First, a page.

Greetings friends, Romans, countrymen!
Seeing as this is a food/science blog (NOT a food science blog, there’s a difference) I figured that it was probably time for me to actually write a science related post. But don’t worry, it’s still food related.
So today, let’s talk about one of the fundamental pieces of the greatest food on the planet. I’m talking about pizza dough. Everybody loves to talk about how amazing pizza is, but nobody ever gives pizza dough the credit it’s due. Pizza dough isn’t just for pizza, it’s hella versatile. You can use it for cinnamon rolls, calzones, garlic bread, the list is endless 😍
Let’s start by talking about what makes a good dough:
1. The basics: flour, water and salt. I like to use self raising flour, it helps the dough to rise quite nicely. Water helps to activate the yeast, and it needs to be lukewarm or about 40 degrees Celsius, any higher and you’ll kill the yeast (more about that later). A little salt in there introduces positive ions into the gluten structure that help hold it closer together and help your dough holds its shape.
2. The leavening agent: Through much experimentation and many errors I have been able to deduce that yeast is the way to go. Using bicarbonate of soda works perfectly well too, but it doesn’t give you the same taste that you would get with yeast. But otherwise, if you’re short on time and have no yeast then I’ve got you covered with a yeastless recipe for pizza dough right below. It’s lacking the yeasty taste (for lack of a better term) but it’s really good if you have a desperate craving for pizza and you’re short on time.
3. The fat: A little fat helps the texture of the bread. Adding butter/oil will affect the gluten structure, so that you get smaller bubbles of carbon dioxide so that the dough is less chewy.
4. The sugars: Your yeast needs something to feed on, it’s a living organism, so we add some sugar so that it produces those bubbles of carbon dioxide that we need for our bread to rise.
And now this is where the magic happens. You mix a bunch of ingredients together, leave it in a warm place for a while then you come back in an hour and BAM! A HUGE WHITE LOVELY FLUFFY PILLOW.
A brief history of what actually happened in your oven: Yeast is a fungus. A living, breathing organism. It uses a combination of oxygen and glucose to produce carbon dioxide and water in a process called respiration. But when yeast comes out of your little packet, it doesn’t look very magical, it’s just tiny brown grains. That’s because the yeast is deactivated. It’s in a state of hibernation and it can only be awakened by you and some lukewarm water, and a little bit of sugar can help keep it going. The general rule of all biological reactions is that the more heat you have, the faster the reaction will happen. So to say, the warmer the water and the warmer the environment you leave it in, the faster your bread will rise. But there’s a catch, remember how yeast is a living organism? Too much heat will kill your yeast. Much like if I stuck you in a 200 degree oven for 2 hours, well, you wouldn’t be looking so hot either. Ignoring my terrible joke, yeast has an optimum temperature of 35 degrees celsius. So to keep a warm environment for it, I’ll usually heat up my oven to its lowest temperature which is approximately 120 degrees Celsius, put the dough in, then let it sit in the oven with the door open for about 10 minutes before switching off the oven then closing the door after another 5 minutes.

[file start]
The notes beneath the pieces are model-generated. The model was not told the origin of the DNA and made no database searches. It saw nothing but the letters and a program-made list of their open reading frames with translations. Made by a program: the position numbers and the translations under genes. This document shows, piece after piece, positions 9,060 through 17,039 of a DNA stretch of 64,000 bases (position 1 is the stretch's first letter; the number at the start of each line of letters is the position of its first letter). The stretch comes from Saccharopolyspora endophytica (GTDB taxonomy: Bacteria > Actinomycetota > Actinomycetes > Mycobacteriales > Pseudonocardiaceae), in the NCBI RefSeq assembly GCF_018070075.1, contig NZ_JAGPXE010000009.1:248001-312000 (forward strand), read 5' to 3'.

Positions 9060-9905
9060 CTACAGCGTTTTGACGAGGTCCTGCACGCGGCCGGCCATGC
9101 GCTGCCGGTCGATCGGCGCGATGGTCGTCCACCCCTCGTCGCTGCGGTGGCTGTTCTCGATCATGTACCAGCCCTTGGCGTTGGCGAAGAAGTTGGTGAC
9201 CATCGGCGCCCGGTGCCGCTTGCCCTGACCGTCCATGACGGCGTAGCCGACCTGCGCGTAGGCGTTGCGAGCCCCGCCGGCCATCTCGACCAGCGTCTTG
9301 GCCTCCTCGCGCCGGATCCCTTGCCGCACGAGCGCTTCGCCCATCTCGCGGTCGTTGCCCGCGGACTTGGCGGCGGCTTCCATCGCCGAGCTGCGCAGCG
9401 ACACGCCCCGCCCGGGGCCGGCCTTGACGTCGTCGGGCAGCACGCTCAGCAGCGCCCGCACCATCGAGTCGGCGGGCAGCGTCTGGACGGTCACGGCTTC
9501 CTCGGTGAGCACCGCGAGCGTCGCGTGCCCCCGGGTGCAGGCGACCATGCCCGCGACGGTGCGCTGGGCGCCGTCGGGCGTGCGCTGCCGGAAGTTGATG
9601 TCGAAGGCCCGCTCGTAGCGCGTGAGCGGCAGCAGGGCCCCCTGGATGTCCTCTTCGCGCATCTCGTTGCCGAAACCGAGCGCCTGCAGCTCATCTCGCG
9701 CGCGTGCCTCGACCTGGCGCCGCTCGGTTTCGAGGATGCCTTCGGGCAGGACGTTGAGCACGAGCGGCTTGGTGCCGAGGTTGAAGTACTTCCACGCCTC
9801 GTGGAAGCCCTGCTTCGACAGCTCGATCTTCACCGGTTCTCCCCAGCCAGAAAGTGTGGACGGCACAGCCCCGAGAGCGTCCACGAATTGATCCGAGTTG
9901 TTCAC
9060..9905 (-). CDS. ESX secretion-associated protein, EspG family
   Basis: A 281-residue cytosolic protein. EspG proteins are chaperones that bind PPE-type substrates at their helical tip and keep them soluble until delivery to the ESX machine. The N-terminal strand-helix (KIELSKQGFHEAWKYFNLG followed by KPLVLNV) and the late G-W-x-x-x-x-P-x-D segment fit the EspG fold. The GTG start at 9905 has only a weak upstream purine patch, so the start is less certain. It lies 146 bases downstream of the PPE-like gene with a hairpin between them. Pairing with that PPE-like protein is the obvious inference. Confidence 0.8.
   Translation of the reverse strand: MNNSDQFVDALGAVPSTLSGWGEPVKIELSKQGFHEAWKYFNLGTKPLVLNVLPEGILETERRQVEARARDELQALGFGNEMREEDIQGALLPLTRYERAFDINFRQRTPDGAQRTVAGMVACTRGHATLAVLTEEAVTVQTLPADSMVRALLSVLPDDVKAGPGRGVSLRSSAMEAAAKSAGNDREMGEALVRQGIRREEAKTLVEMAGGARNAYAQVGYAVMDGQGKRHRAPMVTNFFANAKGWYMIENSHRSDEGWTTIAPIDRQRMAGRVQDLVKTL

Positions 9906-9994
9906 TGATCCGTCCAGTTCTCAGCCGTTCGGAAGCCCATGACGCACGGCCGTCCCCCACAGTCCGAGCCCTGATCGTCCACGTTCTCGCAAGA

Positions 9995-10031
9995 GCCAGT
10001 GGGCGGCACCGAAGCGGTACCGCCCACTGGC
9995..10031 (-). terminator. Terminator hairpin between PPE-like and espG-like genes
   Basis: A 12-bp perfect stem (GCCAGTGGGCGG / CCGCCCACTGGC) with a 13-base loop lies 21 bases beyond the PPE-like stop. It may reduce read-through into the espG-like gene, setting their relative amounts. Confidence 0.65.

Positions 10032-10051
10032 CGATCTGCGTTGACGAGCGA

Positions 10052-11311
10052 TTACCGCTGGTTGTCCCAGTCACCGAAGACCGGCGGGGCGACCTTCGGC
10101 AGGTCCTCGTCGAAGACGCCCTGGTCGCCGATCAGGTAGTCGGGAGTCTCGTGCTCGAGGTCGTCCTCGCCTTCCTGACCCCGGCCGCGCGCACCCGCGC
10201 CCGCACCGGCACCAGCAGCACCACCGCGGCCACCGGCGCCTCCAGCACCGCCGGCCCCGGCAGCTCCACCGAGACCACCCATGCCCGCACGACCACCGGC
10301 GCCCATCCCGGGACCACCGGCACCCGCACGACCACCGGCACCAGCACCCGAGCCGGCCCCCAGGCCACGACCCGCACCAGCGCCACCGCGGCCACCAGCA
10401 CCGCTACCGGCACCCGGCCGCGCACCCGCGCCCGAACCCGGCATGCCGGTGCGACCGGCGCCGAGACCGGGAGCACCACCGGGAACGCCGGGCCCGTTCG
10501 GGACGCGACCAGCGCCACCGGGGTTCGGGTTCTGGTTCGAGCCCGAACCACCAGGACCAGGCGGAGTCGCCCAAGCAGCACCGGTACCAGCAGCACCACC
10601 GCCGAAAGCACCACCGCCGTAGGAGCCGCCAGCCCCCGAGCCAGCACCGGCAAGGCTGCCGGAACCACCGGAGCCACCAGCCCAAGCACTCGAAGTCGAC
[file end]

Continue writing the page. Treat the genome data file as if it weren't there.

It’s complicated, I know, but it’s so worth it.
Pizza Dough with Yeast
3 1/4 cups self raising flour
3 1/2 tsp yeast
1 tsp salt
2 tsp granulated sugar
1 1/4 cups lukewarm water
1 tsp honey
2 tbsp melted butter
1. Dissolve the yeast in the water and leave it until it starts foaming, about 10 minutes in order to activate the yeast. If your yeast is fast acting and it does not require you to dissolve it in water first then you can skip this step
2. Add the flour, salt, sugar and yeast (if you haven’t dissolved it) to a large bowl and combine. Make a well in the centre of the bowl and pour in the water, honey and melted butter. Mix until the dough starts to come together before turning the dough onto a floured/oiled surface and kneading with your hands until the dough is elastic, about 10 minutes. Roll the dough into a ball.
3. Grease a large bowl with butter/olive oil and place your dough ball in the bowl and leave to rise in a warm place (35 degrees Celsius) for about an hour. You could switch on your oven and turn the heat up to about 100 degrees Celsius and put the bowl in there, whilst leaving the door open, then switch the oven off after about 10/15 minutes before closing the door after 5 minutes.
4. Remove the dough from the oven once it has doubled in size, punch the dough to let the air bubbles out (notice the soft, delicate pillowy-ness of it) and then divide the dough in 2. You could use immediately in a pizza, cinnamon rolls or calzone recipe, or it could be frozen for use on another day.
Yeastless Pizza Dough Recipe
1 cup self raising flour
1 tsp bicarbonate of soda
1 tsp salt
1/2 cup natural yoghurt
2 tbsp melted butter
1. Sieve the dry ingredients together in a large bowl, make a well in the centre and pour in the natural yogurt, and melted butter. Mix well, don’t worry if it’s a bit wet, you will add extra flour in the kneading process.
2. Turn the dough onto a floured surface and knead until elastic. At this point, you can roll out the dough and have it ready to use, or you can roll it into a ball and freeze it to use later.
My Form 4 biology teacher 🤓
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